A UAS firm tackles a topographic mission at 10,000 feet above sea level with their own system.
(Above: IST Aerial’s Bo LeRoy uses the firm’s DJI Inspire One to collect data for volumetric calculations for compost piles located on a landfill in Colorado.)
IST Aerial is a division of Integrated Science and Technology (IST), founded 25 years ago by Jim Reisinger. The company’s focus had been on the environmental engineering world, until Jim decided to create a drone program. That’s when he hired Bo LeRoy and me to help him build this new section of the company, IST Aerial. The aerial division has a more diverse client base with focuses on surveying, engineering, building inspection, and more.
Recently we had the opportunity to do an aerial mapping mission for the Summit Country, Colorado landfill high in the Rocky Mountains. The mission was to create a topographic map with one-foot contours of the entire 900-acre site, for volumetric calculations.
The site introduced serious challenges for us to overcome. It is 10,000 feet above sea level and has 2,000-foot changes in altitude, and we had 30 MPH winds during the mission. Our CR Mapper overcame the challenges.
This is a factor that’s often overlooked by drone pilots, but it has important effects that need to be taken into account. The air density at 10,000 feet is much lower than at sea level. This causes the aircraft’s ground speed to be higher, and the motor will become less effective, with a reduction in flight time and possible stalls during takeoff.
This is where aircraft selection is extremely important, and it’s a reason I designed my own aircraft. The plane needs a lot of power and needs to be stable at a slow speed to be able to be hand-launched at these extreme altitudes.
2000-foot altitude changes during flight can create many problems, and the most important is the data. While changing altitude, it’s important to maintain a common ground sampling distance (GSD) as this is a key factor in accuracy. Many systems require you to fly at a common altitude during the flight, which will cause the GSD to vary, thus causing changes in accuracy throughout the map.
To overcome this, a system must follow the terrain and ensure that the GSD is an order of magnitude smaller than required to meet the ASPRS standards.
The more obvious challenge is the lower battery life due to climbing. Add this to the lower flight times with a higher altitude, and it becomes very difficult to cover large areas. I designed the CR Mapper to be capable of long flight times and to be very efficient while climbing. With that I saw only a 20% reduction in flight time while flying these extreme altitude changes.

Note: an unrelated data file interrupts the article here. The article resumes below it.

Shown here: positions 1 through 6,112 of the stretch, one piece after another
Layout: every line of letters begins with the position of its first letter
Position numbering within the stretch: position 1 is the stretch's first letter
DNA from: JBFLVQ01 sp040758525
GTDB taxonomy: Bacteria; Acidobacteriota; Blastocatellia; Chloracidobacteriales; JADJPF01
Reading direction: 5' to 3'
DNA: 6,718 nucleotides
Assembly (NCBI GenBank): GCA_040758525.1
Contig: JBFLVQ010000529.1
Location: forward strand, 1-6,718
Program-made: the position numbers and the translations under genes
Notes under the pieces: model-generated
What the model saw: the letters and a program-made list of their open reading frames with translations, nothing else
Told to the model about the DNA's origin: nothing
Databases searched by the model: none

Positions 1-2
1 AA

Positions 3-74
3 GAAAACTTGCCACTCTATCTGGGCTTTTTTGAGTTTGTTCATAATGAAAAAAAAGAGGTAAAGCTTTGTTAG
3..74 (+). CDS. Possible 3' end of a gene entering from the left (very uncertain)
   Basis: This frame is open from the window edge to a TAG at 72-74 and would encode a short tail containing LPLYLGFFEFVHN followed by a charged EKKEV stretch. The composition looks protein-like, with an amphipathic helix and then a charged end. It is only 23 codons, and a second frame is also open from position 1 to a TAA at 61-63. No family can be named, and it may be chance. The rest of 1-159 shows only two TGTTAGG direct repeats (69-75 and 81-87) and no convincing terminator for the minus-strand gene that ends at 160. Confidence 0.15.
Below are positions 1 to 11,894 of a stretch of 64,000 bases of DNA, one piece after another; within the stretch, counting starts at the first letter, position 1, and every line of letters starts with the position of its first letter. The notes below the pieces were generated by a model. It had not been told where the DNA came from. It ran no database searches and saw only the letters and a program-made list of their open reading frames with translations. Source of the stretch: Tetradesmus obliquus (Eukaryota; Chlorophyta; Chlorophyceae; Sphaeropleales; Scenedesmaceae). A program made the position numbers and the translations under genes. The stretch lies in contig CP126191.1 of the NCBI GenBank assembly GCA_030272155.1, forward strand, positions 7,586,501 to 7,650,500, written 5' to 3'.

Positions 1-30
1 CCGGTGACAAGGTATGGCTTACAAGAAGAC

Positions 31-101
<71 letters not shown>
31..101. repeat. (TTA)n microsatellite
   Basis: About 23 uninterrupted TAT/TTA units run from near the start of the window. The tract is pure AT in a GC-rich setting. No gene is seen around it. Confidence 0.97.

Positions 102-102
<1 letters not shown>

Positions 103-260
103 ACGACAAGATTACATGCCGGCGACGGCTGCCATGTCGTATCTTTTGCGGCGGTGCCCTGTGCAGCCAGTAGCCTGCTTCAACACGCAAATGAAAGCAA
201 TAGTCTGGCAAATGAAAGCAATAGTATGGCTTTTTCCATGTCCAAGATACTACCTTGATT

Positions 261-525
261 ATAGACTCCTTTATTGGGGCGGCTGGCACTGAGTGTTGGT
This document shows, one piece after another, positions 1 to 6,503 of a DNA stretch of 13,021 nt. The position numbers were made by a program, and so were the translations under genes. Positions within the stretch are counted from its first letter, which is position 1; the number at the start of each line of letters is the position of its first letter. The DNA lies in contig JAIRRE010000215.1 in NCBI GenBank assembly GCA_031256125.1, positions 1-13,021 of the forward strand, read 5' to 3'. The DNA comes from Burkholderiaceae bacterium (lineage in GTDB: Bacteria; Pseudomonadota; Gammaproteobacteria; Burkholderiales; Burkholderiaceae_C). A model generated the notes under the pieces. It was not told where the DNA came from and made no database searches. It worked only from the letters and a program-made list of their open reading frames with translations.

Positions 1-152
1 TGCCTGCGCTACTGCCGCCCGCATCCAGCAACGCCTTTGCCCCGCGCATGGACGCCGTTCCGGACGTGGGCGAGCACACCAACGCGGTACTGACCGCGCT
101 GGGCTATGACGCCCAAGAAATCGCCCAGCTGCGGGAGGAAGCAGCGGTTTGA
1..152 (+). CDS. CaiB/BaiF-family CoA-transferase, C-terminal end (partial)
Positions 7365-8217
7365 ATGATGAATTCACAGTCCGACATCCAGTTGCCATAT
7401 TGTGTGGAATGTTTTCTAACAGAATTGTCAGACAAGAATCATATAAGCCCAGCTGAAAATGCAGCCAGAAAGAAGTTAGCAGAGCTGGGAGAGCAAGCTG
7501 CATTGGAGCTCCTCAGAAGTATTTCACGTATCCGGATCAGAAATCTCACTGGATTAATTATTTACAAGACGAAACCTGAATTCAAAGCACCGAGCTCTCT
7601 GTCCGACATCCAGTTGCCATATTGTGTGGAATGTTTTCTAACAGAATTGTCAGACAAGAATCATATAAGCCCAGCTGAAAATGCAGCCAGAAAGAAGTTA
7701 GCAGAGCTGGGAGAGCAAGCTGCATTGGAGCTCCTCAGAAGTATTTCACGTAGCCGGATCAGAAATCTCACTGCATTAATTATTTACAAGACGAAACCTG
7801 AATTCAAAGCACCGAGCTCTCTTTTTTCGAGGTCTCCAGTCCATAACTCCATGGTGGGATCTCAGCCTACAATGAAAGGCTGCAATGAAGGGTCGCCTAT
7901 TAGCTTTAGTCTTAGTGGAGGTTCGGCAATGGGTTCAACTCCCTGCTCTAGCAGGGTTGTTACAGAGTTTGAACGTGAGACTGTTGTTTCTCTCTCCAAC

30-mph winds cause a lot of turbulence, which results in blurry images. Often, these are not caught until after the mission, and they can introduce significant errors into the final product. So, it is extremely important to have a system that mitigates the risk of image blur.
Our traditional fuselage and wing design creates a more stable flight as less bank is required to get back on path. Our system also has generously sized control surfaces, which allow the plane to correct before the turbulence causes an issue.
The plane carries a Sony A6000 optimized for a fast shutter speed, which can handle significant movement before blurring. With this sensor a trained eye cannot tell the difference between a photo taken in 30 mph winds verses on a calm day.
IST’s Fixed-wing CR Mapper sUAS
The CR Mapper was designed to solve many issues faced by commercial drone operations today. The most important are easy hand launches, high efficiency, high wind capabilities, and extremely small landing areas.
The landing is unique: the UAS comes in close to a 45-degree angle and very slowly. This eliminates the need for extra sensors for landing and lets you accurately land in a very small field surrounded by trees,
Flying in high wind will also cause significant reductions in the area you can cover. When flying crosswind, you can expect to see a reduction in flight speed that’s equal to one-half of the wind speed. For example, in a 30-mph wind you would see your ground speed reduced by 15 mph.
To add to the challenges, this site required us to fly an upwind/downwind pattern. So our ground speed was reduced by 30 mph going upwind and increased in ground speed by 30 mph going downwind.
The CR Mapper has a wide speed range and is efficient throughout these speeds. We were able to increase the flight speeds going upwind and decrease the speed going downwind. This created reliable and accurate data throughout the entire mission.
Any one of these factors could have made this mission impossible, but we prepared and planned and had 100% mission success. The final deliverable was perfect, all within 8cm absolute accuracy.
During the post-mission analysis, the team found very interesting data points. The site had previously been flown by a manned aircraft with a one-foot GSD. In areas of vegetation, the analysis showed that the data from the drone was up to two feet more accurate. The one-foot GSD of the manned aircraft was from collecting data only on the top of the grass, whereas the drone data, with a 2-3 cm GSD, was due to it reaching the ground past the vegetation.